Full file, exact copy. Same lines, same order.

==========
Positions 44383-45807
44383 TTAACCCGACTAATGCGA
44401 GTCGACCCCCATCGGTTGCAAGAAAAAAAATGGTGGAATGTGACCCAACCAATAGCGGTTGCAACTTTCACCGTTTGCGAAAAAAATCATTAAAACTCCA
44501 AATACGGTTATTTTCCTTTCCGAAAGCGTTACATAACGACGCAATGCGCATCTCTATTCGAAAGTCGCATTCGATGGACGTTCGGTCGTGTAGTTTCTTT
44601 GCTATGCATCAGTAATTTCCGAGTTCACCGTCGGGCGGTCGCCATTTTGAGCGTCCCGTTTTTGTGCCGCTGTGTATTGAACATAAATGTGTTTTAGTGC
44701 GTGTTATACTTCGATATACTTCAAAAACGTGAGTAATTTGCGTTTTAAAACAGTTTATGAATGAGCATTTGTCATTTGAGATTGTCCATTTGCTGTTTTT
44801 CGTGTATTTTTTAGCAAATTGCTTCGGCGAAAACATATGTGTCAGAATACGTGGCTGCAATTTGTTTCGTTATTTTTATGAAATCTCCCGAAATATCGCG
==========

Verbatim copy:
Positions 44383-45807
44383 TTAACCCGACTAATGCGA
44401 GTCGACCCCCATCGGTTGCAAGAAAAAAAATGGTGGAATGTGACCCAACCAATAGCGGTTGCAACTTTCACCGTTTGCGAAAAAAATCATTAAAACTCCA
44501 AATACGGTTATTTTCCTTTCCGAAAGCGTTACATAACGACGCAATGCGCATCTCTATTCGAAAGTCGCATTCGATGGACGTTCGGTCGTGTAGTTTCTTT
44601 GCTATGCATCAGTAATTTCCGAGTTCACCGTCGGGCGGTCGCCATTTTGAGCGTCCCGTTTTTGTGCCGCTGTGTATTGAACATAAATGTGTTTTAGTGC
44701 GTGTTATACTTCGATATACTTCAAAAACGTGAGTAATTTGCGTTTTAAAACAGTTTATGAATGAGCATTTGTCATTTGAGATTGTCCATTTGCTGTTTTT
44801 CGTGTATTTTTTAGCAAATTGCTTCGGCGAAAACATATGTGTCAGAATACGTGGCTGCAATTTGTTTCGTTATTTTTATGAAATCTCCCGAAATATCGCG